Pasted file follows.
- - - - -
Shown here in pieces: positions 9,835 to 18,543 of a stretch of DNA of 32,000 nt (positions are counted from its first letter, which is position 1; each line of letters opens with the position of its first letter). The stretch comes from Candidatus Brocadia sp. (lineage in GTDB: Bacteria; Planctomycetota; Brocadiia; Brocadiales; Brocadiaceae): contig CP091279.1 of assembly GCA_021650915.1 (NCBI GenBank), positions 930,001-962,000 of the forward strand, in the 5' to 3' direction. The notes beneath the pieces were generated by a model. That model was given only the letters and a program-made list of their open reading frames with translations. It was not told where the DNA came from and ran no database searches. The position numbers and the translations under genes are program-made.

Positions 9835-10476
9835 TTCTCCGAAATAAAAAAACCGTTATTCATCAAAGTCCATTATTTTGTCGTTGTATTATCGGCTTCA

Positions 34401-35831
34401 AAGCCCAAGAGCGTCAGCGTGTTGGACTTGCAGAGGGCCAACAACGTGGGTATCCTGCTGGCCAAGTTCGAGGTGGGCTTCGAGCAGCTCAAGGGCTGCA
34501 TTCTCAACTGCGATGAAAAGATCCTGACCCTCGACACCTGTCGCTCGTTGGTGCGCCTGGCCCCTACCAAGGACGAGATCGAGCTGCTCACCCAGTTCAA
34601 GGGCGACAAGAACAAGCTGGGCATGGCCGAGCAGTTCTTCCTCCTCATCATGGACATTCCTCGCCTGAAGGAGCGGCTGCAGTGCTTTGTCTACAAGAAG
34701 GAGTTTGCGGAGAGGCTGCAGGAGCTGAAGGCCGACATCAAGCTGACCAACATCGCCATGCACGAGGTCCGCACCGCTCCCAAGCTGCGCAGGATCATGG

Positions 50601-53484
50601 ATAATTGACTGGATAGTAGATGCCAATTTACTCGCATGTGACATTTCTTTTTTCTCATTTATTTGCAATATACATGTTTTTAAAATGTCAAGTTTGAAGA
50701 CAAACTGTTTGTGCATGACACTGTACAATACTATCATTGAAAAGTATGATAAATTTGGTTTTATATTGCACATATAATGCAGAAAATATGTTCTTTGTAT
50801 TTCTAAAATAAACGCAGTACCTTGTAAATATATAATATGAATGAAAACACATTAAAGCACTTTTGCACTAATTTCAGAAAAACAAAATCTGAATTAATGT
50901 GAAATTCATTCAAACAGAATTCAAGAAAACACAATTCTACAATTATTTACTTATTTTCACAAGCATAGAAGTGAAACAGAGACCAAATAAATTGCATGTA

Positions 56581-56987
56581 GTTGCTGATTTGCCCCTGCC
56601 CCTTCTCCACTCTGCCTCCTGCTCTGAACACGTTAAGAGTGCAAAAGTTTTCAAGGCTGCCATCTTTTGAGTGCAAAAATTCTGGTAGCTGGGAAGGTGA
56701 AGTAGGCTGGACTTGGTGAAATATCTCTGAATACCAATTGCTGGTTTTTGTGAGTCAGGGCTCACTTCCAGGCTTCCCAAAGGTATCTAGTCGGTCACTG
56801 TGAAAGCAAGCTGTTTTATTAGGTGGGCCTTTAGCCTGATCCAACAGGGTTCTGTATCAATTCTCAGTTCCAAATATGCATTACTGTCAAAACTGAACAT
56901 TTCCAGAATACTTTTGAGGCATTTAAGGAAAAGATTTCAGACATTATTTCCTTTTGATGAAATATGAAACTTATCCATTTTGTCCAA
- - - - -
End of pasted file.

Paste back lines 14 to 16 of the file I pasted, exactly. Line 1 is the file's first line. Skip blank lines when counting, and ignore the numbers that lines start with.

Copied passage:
Positions 56581-56987
56581 GTTGCTGATTTGCCCCTGCC
56601 CCTTCTCCACTCTGCCTCCTGCTCTGAACACGTTAAGAGTGCAAAAGTTTTCAAGGCTGCCATCTTTTGAGTGCAAAAATTCTGGTAGCTGGGAAGGTGA